Some people consider it relatively easy to write, which means it is also easier to compile and debug. There are tools or specific IDEs that make the development more productive, such as Jetbrain or Eclipse. In complex applications, Scala’s use of static types helps keep the code bug-free in compilation time, while also reducing delivery time by a lack of errors. In fact, there are typically fewer errors overall simply because the Scala language uses simple syntax and there is the assurance of fewer defects, especially when compared to Java. This makes testing and refactoring much easier, too. Furthermore, Scala lets you build high-performance systems by using JVM as runtime.

In comparison to Python, another high-level language, Scala may be a bit more complex to learn in comparison to Python due to its high-level functioning features. Scala is most preferred when performance, memory, and safety come into play, such as when dealing with large, intense data processes. It is becoming ideal for large projects that you want to scale beautifully, providing a high quality solution and being less error prone (hence the name, Scala).

How is Scala great for business?

Developers and stakeholders do not always agree on everything, but as every Project Manager knows, finding common ground is the basis for every successful project. However, with Scala, finding common ground where everyone can agree about its advantages is not difficult at all. There are several aspects of this language that make it a clear winner no matter what side of the table you are on.

Faster speed to market

Programmers may love Scala for its efficiency and conciseness, but what does that mean for business stakeholders? If you have a stake in the business side of app development, then you will be glad to know that Scala’s efficient code translates into speed. Clean, efficient, concise code means there are fewer lines to test. Both testing and development go faster, which is a plus because it shortens the development cycle, thereby improving speed to market.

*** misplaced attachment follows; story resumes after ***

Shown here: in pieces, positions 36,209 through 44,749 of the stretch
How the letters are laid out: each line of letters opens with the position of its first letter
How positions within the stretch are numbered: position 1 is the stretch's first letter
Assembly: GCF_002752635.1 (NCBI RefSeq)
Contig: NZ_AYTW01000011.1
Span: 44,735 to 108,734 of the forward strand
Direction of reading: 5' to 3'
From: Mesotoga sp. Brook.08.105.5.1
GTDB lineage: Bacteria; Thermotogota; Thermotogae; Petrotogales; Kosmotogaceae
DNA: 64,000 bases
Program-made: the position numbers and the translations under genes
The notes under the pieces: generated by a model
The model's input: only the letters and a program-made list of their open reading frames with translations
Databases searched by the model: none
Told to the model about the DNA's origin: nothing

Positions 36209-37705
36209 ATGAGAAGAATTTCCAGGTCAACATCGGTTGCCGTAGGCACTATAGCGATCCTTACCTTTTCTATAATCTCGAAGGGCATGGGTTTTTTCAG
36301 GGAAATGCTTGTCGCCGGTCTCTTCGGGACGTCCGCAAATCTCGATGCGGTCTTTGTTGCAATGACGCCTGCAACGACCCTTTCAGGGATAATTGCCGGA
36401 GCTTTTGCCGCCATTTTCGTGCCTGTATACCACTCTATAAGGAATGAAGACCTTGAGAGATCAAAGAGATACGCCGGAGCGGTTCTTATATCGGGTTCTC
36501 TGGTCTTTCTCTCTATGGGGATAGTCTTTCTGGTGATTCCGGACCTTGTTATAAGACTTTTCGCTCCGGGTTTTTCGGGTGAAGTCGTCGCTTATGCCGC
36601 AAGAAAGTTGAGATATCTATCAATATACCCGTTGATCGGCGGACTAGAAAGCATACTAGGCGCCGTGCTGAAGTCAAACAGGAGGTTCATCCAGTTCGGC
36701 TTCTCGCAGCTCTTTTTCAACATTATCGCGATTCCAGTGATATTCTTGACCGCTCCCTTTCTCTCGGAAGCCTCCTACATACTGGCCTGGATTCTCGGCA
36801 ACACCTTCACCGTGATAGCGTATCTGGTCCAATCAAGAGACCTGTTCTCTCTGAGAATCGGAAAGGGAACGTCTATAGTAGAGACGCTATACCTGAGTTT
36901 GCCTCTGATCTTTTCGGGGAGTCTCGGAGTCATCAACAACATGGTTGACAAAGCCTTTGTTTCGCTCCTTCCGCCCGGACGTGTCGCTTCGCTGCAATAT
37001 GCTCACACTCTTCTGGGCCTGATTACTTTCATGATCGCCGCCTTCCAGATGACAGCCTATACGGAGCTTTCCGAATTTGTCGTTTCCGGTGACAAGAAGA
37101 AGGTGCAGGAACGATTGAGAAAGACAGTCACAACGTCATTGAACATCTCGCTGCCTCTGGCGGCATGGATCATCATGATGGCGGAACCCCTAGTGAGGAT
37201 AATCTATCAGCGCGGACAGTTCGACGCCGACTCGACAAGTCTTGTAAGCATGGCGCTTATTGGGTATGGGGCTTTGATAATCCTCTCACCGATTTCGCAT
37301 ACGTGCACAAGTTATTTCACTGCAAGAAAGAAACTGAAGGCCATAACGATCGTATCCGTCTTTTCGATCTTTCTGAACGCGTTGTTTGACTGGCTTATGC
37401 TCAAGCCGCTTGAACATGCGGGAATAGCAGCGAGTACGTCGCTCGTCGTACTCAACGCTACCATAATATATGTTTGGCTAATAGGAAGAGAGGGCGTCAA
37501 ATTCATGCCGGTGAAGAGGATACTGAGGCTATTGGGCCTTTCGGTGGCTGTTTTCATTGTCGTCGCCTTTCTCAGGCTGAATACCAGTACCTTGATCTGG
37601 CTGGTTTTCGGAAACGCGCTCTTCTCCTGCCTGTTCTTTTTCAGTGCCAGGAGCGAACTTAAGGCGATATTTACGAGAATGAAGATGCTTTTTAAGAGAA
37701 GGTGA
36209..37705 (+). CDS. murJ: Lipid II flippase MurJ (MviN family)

And later on, when new features are added or other changes need to be made or updates to be implemented, this so-called “clean code” will be easier to work with because it produces less technical debt.

A more stable app

Hand holding a cell phone while using the computer coding

As we mentioned earlier, a popular aspect of Scala is that it combines aspects of both OOP and functional programming. One of the strengths of functional programming is that it delivers code that is more stable and secure than that of mutable data structures. With the option of functional programming solutions at their fingertips, programmers have a bigger, more robust toolkit at their disposal for solving problems.

All of this makes for stronger code. With strong code, developers are eliminating a wide array of potentially harmful side effects caused by unintentional effects of weaker types of code. For stakeholders, fewer problems means a more stable app with less down time, fewer bugs, and a better overall experience for users.

Future-proof apps

Scala is one of the favorites in data analytics: Around 70% of Scala programmers worked as backend developers during 2019, and around 40% worked with analytics. This is because Scala’s performance and qualities have best concurrency support in libraries such as Akka or the well-known library, Play Framework, which is built with Scala, too!

Apps are evolving at a faster pace than ever. Today’s applications are built to perform faster while delivering more capability and providing easier integration. Take advantage of Scala’s virtues and benefits to stay one step ahead when it comes to apps development.

The Scala programming language wrap-up

Programmers love Scala, especially if they have a strong background in Java. Some even report that they are more productive working in Scala and that they have fun at work now that they use it. While we cannot promise that development teams will rediscover their passion for programming simply by switching over to Scala, what we can say is that Scala is a very powerful language that offers benefits not just for the team but for business stakeholders as well.

After all, if the team is happy, that usually translates to a more productive team, too. We can add that to the list of business benefits of using Scala to power your next development project, which can focus on analytics or web backend.